Japan: The most aged society in the world
As of October 1, 2005, the total Japanese population was approximately 127.76 million, of which 26.82 million or 21.0% were aged 65 and over. In other words, Japan is the most aged society in the world. While Japanese population has been declining since 2005, the population aging will continue. The proportion of the elderly is expected to become 35 % and by 2040.
Japanese life expectancy at birth, healthy life expectancy
Japanese life expectancy at birth has grown constantly, from 50 years for males and 54 years for females in 1947 to 78.5 years for males and 85.5 years for females in 2005. According to WHO, Japan also has the highest health expectancy. As of 2002, it was 72.3 years for males and 77.7 years for females.
Ministry of Health, Labour, and Welfare announces Japanese life expectancy every year. The life expectancy at birth is the life expectancy at birth. Currently, the life expectancy at age 65 is 18.1 years for males and 23.2 years for females. Hence, those who are currently 65-year-old are expected to live for 83.1 years if they are males and 88.2 years if they are females. These numbers are higher than the life expectancy at birth (see Table 1).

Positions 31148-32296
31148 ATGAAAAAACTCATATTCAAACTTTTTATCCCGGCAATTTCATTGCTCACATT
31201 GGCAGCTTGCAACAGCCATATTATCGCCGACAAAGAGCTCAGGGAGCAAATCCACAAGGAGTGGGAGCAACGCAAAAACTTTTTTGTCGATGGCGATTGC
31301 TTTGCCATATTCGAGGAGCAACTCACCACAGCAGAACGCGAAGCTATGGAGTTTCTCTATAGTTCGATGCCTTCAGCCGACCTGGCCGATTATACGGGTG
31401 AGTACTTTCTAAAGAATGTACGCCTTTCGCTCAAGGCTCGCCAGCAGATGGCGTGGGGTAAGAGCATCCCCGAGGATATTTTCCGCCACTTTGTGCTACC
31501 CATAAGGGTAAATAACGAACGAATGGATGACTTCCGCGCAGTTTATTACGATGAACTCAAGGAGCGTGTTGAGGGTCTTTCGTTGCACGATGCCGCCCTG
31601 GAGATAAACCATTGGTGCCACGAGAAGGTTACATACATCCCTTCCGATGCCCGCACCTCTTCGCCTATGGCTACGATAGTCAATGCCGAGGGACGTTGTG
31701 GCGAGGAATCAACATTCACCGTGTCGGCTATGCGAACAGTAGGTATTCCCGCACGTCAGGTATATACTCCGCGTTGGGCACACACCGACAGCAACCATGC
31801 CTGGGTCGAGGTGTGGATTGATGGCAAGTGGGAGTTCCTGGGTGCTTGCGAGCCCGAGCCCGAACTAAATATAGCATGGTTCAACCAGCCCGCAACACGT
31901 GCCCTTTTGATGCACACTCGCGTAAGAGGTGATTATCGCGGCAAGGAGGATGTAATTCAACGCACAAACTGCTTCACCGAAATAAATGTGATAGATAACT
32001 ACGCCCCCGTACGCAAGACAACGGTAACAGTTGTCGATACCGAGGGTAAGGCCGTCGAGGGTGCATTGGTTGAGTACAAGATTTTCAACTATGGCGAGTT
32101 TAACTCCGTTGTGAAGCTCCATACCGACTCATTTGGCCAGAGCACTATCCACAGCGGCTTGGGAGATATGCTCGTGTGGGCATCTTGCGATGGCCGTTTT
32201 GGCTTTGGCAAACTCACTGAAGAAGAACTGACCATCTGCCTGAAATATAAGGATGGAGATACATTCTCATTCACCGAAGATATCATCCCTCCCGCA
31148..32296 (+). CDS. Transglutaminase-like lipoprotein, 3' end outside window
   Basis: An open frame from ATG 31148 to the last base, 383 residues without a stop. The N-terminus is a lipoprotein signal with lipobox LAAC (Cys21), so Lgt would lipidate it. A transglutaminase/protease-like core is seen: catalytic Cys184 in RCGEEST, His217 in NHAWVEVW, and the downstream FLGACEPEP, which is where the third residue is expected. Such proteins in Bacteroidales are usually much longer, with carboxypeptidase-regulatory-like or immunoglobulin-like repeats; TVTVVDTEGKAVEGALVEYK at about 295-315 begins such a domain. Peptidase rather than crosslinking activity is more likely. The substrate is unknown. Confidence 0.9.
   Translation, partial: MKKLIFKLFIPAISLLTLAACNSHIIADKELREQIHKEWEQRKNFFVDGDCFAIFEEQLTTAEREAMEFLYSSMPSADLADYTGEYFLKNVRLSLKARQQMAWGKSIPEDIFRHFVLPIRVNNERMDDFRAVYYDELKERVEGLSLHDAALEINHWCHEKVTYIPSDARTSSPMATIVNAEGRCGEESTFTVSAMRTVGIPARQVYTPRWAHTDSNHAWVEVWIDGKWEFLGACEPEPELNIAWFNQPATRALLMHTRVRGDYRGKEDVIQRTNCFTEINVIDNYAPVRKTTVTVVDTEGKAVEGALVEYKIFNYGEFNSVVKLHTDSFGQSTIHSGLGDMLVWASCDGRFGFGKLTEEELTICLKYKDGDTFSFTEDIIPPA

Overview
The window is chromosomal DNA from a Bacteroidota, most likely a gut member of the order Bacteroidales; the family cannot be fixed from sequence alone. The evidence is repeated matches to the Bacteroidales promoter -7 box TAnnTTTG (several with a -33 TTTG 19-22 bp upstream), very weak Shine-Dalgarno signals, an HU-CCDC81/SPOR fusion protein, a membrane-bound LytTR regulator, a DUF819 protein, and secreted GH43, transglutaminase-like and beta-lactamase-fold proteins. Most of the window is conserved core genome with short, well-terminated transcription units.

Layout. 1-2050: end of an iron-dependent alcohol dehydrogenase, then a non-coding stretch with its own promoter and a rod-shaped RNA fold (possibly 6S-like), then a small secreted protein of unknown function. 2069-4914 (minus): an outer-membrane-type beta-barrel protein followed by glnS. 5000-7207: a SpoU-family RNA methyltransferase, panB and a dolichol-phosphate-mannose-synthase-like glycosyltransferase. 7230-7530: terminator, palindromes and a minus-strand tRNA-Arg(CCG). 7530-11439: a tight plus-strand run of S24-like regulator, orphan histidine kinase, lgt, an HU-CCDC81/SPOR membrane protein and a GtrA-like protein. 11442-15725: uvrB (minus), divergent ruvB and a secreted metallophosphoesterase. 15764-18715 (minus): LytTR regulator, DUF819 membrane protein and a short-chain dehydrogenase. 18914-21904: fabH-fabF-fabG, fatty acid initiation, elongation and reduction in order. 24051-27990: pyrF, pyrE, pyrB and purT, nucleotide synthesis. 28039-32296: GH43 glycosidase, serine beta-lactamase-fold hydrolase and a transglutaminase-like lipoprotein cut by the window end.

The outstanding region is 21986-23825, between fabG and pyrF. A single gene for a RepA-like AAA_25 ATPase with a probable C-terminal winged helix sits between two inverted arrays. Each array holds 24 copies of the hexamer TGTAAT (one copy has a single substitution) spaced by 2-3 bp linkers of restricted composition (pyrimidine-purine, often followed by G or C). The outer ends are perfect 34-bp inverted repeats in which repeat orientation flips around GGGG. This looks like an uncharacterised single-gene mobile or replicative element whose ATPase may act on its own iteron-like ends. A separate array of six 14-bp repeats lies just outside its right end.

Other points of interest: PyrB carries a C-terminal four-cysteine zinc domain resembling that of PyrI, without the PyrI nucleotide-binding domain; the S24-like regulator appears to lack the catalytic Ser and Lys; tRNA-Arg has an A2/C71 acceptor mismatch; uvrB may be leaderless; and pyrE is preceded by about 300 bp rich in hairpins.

As of September 2006, there were 28,395 centenarians in Japan, 85% of whom were females. There were only 310 centenarians in 1970.
The arrival of the society with fewer children
The number of child births has been declining since the second baby-boom. It was 2.09 million in 1973, but it declined to 1.06 million in 2005. The total fertility rate (the number of children each female is expected to have in her life time) has also declined to 1.25. This phenomenon is mainly due to the fact that younger people either postpone marriage or never marry. Only about 40% of females get married before the age 30.
|Countries with high TFR（2004）||Countries with low TFR（2004）|
Declining family size
The number of people in each household had been approximately 5 until 1955. However, the census in 2005 shows that it is now 2.58. As for the households with the elderly, the number is 2.73 in 2005.